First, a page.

18 Months Emotional Recovery

I have almost reached my 18 month anniversary from the Tarlov Cysts surgery.  I can tell you life is getting better.  Oh, so much better than the months before the surgery.

If I look at my recovery, I have to think of it in two separate theaters of life.  The physical and the emotional.   Also, I have to judge the recovery in the sense of  “old self”  and “new normal”.   I will split this into two separate posts to cut the word count down.  First will be the emotional recovery, then the next post will be the physical recovery.

For my emotional recovery, I think I have this area won!  The worst was that, before surgery, I was told I could not be in the amount of pain I was expressing; and/or being told there was nothing wrong with me.  Just thinking about that part of my journey makes me see fire, not red, just pure anger.  Just remembering about having to have done all my research on my own, still upsets me.  It makes me cry thinking that if I had not had the ability to do internet research, I would not be here pestering my family today.  I think of how stupid I was by doing and allowing the physical therapy.  By doing it, it caused the pain to increase and I could not get any relief with medicine.  By allowing physical therapy, I had no idea that it could make my life miserable and there was the possibility that I could do further damage to the Tarlov Cysts.  Each day the amount of pain I was in was progressing, and I knew I was getting to the point that I could not take any more.   I would not want my family to see me become a monster consumed with it.  My faith was the only thing sustaining me.  Knowing that there is and was a reason for my trials, became a comfort to me.  I may never know why; but the faith I have in God’s divine plan allowed me to keep trodding on.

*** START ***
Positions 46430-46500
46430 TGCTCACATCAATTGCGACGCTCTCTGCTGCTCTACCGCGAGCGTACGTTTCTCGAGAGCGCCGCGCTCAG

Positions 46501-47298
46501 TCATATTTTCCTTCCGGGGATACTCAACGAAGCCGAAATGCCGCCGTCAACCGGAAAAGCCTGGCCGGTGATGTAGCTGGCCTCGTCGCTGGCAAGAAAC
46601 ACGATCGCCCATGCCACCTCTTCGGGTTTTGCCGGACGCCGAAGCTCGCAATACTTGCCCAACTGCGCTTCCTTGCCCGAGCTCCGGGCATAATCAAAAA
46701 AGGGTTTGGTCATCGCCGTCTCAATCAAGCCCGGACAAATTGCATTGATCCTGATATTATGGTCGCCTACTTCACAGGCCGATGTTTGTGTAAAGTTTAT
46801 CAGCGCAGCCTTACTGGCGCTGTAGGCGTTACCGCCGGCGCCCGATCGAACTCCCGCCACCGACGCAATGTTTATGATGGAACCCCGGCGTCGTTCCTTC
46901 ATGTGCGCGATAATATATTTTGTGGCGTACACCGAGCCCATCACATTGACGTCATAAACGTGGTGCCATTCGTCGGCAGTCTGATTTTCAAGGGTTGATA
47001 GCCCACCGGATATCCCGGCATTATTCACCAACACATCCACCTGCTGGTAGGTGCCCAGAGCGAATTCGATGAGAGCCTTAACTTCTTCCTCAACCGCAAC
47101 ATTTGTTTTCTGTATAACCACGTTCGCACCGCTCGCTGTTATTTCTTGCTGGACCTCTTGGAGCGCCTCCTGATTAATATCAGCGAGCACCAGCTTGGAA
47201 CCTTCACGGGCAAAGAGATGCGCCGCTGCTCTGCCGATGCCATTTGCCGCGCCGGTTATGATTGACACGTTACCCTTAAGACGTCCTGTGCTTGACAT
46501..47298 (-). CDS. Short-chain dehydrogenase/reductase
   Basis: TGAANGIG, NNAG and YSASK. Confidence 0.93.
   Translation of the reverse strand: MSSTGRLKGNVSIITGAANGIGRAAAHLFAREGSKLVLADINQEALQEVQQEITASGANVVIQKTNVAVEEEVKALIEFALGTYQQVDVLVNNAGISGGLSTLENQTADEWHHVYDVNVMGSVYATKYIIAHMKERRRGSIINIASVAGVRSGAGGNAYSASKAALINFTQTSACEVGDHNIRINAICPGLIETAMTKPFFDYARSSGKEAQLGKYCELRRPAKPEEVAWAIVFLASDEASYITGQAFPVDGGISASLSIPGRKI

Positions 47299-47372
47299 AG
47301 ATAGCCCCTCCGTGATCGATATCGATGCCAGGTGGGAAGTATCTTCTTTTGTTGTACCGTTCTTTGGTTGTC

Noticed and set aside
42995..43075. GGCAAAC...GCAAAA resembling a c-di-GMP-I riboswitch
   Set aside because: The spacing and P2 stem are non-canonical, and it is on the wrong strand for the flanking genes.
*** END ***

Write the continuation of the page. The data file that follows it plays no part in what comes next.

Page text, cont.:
Finally, when I think of the level of the loss in mobility and independence that I was slowly approaching, I was dreading my future and the future for my family.